Case 54 Flexor Tendon Laceration



Reena A. Bhatt

Case 54 Flexor Tendon Laceration

Case 54 (a, b) A 50-year-old female presents to the emergency department with a laceration sustained while cutting an avocado. The patient is attempting to flex in the second image.



54.1 Description




  • Abnormal resting cascade of the hand involving the left small finger



  • Laceration over the volar distal palm, distal to the distal palmar crease, likely in proximal zone 2



  • Images show lack of active flexion of the distal interphalangeal joint (DIP) and proximal interphalangeal (PIP) joint and loss of cascade



  • Rule out injuries to nerves, lumbricals, vessels, or tendons to small and ring fingers as well



54.2 Work-Up



54.2.1 History




  • Mechanism of injury (sharp, blunt, or avulsion)



  • The position of the hand at the time of injury (flexed vs. extended position)



  • Numbness or tingling (question whether patient had local anesthetic injected)



  • Significant bleeding at time of injury




    • Suggests arterial and digital nerve injury



  • Time elapsed since injury (e.g., 2 days vs. 2 months)



  • Right hand dominant versus left hand dominant



  • Any additional or associated injuries



  • Occupation and hobbies



  • Prior injuries or associated medical problems especially to hands



  • Comorbidities and social history (drug/alcohol abuse)



54.2.2 Physical Examination




  • Resting cascade of the hand: Interphalangeal joints should maintain flexion with arc increasing as examination moves ulnarly



  • Tenodesis (especially important to check with child/obtunded patient)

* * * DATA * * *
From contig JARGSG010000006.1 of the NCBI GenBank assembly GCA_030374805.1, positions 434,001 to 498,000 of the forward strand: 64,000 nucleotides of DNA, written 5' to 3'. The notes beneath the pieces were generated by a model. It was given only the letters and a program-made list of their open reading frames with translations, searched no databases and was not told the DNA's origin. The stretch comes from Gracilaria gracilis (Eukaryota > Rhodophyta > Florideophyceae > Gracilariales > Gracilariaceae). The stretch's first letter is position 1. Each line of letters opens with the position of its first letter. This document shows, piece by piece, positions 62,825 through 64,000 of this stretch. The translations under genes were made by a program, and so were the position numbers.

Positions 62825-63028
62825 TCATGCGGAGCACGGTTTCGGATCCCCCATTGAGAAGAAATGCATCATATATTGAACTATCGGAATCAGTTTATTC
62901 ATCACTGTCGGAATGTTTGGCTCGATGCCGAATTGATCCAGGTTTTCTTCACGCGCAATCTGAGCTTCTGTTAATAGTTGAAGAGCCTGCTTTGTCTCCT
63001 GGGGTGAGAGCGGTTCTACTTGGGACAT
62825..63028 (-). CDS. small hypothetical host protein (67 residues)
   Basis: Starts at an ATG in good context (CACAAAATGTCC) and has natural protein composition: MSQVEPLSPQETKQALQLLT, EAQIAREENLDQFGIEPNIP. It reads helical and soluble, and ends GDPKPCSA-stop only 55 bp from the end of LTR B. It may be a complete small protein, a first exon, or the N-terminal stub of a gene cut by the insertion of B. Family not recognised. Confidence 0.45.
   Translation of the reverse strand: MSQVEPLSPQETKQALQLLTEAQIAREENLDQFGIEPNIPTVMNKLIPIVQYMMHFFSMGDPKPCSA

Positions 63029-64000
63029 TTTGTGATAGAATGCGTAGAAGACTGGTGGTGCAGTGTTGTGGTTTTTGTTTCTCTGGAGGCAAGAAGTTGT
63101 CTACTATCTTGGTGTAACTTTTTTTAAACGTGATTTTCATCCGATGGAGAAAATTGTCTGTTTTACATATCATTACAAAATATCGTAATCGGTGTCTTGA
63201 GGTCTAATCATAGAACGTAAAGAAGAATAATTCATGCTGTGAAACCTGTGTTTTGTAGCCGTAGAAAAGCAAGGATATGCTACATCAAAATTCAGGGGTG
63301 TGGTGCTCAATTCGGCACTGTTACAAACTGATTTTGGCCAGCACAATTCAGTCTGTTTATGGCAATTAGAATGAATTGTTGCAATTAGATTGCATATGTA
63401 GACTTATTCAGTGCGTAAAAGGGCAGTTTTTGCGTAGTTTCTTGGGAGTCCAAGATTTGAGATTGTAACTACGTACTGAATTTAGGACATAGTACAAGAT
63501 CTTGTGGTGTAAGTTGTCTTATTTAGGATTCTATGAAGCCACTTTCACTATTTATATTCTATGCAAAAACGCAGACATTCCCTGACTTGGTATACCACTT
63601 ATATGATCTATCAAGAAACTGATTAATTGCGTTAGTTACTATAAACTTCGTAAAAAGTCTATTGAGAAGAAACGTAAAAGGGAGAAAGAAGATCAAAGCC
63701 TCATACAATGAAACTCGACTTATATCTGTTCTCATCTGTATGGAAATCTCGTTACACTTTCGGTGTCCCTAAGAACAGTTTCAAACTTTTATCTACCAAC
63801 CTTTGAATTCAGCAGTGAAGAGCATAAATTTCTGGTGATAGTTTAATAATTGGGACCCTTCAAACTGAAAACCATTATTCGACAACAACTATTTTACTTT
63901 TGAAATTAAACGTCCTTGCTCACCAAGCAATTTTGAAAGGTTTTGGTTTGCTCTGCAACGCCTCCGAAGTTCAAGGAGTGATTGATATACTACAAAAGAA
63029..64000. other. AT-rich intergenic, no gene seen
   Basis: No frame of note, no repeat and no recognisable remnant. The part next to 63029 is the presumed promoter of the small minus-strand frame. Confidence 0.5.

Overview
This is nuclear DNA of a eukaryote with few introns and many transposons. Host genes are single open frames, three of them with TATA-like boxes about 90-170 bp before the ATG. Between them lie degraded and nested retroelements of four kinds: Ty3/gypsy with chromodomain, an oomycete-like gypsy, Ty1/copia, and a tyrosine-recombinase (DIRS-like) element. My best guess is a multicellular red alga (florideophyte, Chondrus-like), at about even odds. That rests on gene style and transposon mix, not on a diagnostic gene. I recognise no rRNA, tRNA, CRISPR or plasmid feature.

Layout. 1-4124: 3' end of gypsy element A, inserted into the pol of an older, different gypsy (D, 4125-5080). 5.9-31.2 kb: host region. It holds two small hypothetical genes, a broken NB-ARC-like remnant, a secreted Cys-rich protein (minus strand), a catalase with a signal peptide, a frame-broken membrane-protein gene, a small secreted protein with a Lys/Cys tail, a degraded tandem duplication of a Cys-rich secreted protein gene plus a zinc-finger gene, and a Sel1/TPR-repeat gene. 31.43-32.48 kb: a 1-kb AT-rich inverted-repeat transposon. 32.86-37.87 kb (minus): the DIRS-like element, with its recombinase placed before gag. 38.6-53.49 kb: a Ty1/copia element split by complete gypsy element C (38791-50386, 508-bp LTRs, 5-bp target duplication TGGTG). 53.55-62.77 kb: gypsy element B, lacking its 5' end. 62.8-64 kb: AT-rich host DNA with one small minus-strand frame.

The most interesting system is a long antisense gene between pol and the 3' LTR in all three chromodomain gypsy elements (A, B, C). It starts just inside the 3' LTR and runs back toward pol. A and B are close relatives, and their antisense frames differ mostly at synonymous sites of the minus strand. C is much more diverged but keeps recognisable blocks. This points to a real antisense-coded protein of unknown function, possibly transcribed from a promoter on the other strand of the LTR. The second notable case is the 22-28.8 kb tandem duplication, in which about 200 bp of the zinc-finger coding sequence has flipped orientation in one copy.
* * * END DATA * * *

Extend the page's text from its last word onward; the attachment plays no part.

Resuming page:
• Passive wrist extension results in flexion of the fingers



    • Lack of flexion of the lacerated finger demonstrates discontinuity of flexor tendons



  • Level of laceration and likely zone of injury (e.g., laceration over center of middle phalanx, likely zone 1 and flexor digitorum profundus [FDP] only repair)



  • Separately assess active flexor action for all fingers




    • Flexor digitorum superficialis (FDS): The examiner maintains other digits in extension while attempting flexion of injured finger to isolate the FDS



    • FDP: The examiner maintains the PIP in extension while attempting flexion of the DIP



    • Flexor pollicis longus (FPL): In the setting of an injured thumb/palm, the examiner maintains the metacarpophalangeal joint (MCP) in extension while attempting flexion of the interphalangeal joint (IP)



  • Sensibility: Radial and digital nerve injuries



  • Perfusion of the digit: Absence of perfusion would prompt emergent intervention



54.2.3 Pertinent Imaging or Diagnostic Studies




  • Standard three-view X-rays (anteroposterior, lateral, and oblique) of the hand should be obtained to assess for fracture or foreign bodies



54.3 Patient Counseling




  • Patient should be counseled on critical importance of postoperative compliance with splinting and hand therapy. Potential complications should be reviewed

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Jul 17, 2021 | Posted by in General Surgery | Comments Off on Case 54 Flexor Tendon Laceration
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